Blog Viewer

When It Comes to Problem-Solving, New UVA Study Finds That Less Is More

By Kathleen McCarthy posted 08-24-2021 17:57


Writers are often reminded to “omit needless words.” Designers are told “less is more.” Savvy leaders are increasingly learning to “remove barriers.” And everyone has, at one time or another, been chided to “keep it simple, stupid.” Why do so many fields develop these subtractive reminders? According to an interdisciplinary quartet of current and former University of Virginia researchers, the reminders may be attempts to fight people’s natural inclination to add. … Featured on the cover of the April 8 issue of the journal Nature, the quartet’s research shows that people default to thinking of additive change ideas, and that finding subtractive alternatives often requires more cognitive investment.

SOURCE: University of Virginia, April 7, 2021, article by Whitelaw Reid



Recent Blogs List

  • Posted in: The Advocate Magazine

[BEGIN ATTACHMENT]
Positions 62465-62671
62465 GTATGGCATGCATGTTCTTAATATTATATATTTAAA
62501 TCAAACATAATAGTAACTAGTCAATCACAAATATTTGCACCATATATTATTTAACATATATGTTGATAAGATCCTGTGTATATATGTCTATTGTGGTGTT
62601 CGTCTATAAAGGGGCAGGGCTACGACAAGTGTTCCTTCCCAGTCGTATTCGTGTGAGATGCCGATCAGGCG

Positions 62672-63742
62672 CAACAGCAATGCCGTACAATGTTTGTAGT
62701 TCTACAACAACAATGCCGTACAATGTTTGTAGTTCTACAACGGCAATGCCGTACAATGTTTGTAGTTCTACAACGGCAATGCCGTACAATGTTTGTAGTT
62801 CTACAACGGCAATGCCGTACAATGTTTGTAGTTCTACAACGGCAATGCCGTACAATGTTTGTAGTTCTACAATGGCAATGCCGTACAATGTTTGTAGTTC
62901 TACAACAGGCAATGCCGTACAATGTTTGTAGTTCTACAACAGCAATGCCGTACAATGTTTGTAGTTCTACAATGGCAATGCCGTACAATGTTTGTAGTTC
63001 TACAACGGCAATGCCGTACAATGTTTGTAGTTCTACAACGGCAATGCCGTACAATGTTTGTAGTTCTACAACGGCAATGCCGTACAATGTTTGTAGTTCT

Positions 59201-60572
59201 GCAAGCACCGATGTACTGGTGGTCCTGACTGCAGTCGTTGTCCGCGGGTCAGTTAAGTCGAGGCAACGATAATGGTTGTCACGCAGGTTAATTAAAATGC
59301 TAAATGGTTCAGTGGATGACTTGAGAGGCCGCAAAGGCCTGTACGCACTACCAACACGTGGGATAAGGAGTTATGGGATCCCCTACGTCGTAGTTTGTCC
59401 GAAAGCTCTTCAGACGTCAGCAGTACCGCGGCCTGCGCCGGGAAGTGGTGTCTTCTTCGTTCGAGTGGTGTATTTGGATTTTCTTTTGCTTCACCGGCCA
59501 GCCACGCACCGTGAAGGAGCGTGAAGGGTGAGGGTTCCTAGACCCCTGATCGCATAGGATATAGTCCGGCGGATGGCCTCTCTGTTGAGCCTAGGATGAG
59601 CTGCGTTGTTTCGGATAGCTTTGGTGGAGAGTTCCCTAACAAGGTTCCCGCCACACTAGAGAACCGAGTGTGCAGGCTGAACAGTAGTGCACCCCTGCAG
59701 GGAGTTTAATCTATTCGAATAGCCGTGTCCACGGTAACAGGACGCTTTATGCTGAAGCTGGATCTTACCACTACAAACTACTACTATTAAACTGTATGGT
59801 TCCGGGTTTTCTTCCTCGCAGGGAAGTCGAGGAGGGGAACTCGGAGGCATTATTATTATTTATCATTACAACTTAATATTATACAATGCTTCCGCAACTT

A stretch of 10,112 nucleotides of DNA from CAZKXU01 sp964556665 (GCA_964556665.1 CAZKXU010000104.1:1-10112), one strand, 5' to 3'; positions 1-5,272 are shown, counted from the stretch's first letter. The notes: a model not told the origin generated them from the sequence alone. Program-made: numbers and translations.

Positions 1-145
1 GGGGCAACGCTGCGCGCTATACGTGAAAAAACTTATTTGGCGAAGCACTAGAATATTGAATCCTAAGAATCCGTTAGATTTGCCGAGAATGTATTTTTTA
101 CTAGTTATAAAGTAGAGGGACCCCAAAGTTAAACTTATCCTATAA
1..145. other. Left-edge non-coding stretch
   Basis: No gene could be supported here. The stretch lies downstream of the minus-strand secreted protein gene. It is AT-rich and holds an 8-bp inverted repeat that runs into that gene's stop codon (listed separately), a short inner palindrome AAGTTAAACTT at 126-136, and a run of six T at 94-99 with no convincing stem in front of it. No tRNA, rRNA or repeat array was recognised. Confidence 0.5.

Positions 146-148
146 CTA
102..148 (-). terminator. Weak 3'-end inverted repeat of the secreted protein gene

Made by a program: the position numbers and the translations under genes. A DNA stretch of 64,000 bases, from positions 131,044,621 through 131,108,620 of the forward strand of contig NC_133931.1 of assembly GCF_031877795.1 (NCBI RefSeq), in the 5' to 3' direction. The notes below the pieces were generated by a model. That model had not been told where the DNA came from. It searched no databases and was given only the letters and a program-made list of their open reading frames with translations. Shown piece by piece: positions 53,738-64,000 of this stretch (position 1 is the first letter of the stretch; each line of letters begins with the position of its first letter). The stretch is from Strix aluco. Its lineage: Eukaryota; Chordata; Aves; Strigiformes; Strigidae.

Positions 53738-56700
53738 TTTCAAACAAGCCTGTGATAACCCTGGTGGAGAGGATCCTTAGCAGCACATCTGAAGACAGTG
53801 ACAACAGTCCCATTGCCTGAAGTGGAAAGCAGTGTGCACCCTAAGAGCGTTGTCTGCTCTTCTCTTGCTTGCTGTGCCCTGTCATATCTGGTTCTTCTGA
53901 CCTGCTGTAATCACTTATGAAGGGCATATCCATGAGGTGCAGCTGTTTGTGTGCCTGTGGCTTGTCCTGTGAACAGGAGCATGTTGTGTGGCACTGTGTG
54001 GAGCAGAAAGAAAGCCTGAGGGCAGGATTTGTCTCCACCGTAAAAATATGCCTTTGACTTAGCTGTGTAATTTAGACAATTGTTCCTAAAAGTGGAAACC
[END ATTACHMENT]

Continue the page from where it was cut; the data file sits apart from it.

“A study published in  Personality and Social Psychology Bulletin  sheds light on the importance of perceived partner ...

  • Posted in: The Advocate Magazine

    “Findings from the  Journal of Psychiatric Research  point to a negative focus on the past as a fundamental aspect of ...

  • Posted in: The Advocate Magazine

    A psychology study offers insight into why psychopathy—a largely “inhuman” personality trait—continues to exist across time ...

  • Posted in: The Advocate Magazine

    “Men are more likely to make extreme choices and decisions than women, according to new research on economic decision-making, ...

  • Posted in: The Advocate Magazine

    “When people are told to imagine that an event is going to happen to them and to a friend (e.g., winning $100), people prefer ...